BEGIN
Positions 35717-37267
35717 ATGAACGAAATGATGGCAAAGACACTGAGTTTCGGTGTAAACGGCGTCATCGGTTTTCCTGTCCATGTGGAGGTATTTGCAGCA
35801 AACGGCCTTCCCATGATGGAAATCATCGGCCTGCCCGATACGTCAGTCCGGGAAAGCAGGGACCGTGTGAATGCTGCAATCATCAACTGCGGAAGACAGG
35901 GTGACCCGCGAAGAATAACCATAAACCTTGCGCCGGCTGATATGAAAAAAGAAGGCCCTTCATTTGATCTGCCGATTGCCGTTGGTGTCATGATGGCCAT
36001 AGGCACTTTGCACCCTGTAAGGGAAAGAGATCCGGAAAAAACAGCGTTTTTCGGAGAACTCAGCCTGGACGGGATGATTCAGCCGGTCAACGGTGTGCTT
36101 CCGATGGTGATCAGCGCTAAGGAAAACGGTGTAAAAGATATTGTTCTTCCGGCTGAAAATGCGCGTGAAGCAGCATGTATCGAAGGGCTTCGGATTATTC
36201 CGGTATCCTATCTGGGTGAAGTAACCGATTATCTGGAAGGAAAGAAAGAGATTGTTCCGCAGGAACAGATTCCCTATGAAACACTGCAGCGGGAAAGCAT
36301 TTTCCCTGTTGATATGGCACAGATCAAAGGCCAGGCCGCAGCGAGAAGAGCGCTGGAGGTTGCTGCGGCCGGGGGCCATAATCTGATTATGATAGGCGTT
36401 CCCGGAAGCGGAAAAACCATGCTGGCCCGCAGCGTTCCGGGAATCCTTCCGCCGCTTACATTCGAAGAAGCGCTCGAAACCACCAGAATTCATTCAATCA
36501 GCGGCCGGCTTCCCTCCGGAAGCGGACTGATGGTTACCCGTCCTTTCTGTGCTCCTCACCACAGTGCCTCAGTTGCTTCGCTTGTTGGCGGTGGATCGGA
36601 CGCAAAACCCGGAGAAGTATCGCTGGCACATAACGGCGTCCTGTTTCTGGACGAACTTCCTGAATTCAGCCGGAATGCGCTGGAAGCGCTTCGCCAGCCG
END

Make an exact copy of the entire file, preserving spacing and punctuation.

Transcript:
Positions 35717-37267
35717 ATGAACGAAATGATGGCAAAGACACTGAGTTTCGGTGTAAACGGCGTCATCGGTTTTCCTGTCCATGTGGAGGTATTTGCAGCA
35801 AACGGCCTTCCCATGATGGAAATCATCGGCCTGCCCGATACGTCAGTCCGGGAAAGCAGGGACCGTGTGAATGCTGCAATCATCAACTGCGGAAGACAGG
35901 GTGACCCGCGAAGAATAACCATAAACCTTGCGCCGGCTGATATGAAAAAAGAAGGCCCTTCATTTGATCTGCCGATTGCCGTTGGTGTCATGATGGCCAT
36001 AGGCACTTTGCACCCTGTAAGGGAAAGAGATCCGGAAAAAACAGCGTTTTTCGGAGAACTCAGCCTGGACGGGATGATTCAGCCGGTCAACGGTGTGCTT
36101 CCGATGGTGATCAGCGCTAAGGAAAACGGTGTAAAAGATATTGTTCTTCCGGCTGAAAATGCGCGTGAAGCAGCATGTATCGAAGGGCTTCGGATTATTC
36201 CGGTATCCTATCTGGGTGAAGTAACCGATTATCTGGAAGGAAAGAAAGAGATTGTTCCGCAGGAACAGATTCCCTATGAAACACTGCAGCGGGAAAGCAT
36301 TTTCCCTGTTGATATGGCACAGATCAAAGGCCAGGCCGCAGCGAGAAGAGCGCTGGAGGTTGCTGCGGCCGGGGGCCATAATCTGATTATGATAGGCGTT
36401 CCCGGAAGCGGAAAAACCATGCTGGCCCGCAGCGTTCCGGGAATCCTTCCGCCGCTTACATTCGAAGAAGCGCTCGAAACCACCAGAATTCATTCAATCA
36501 GCGGCCGGCTTCCCTCCGGAAGCGGACTGATGGTTACCCGTCCTTTCTGTGCTCCTCACCACAGTGCCTCAGTTGCTTCGCTTGTTGGCGGTGGATCGGA
36601 CGCAAAACCCGGAGAAGTATCGCTGGCACATAACGGCGTCCTGTTTCTGGACGAACTTCCTGAATTCAGCCGGAATGCGCTGGAAGCGCTTCGCCAGCCG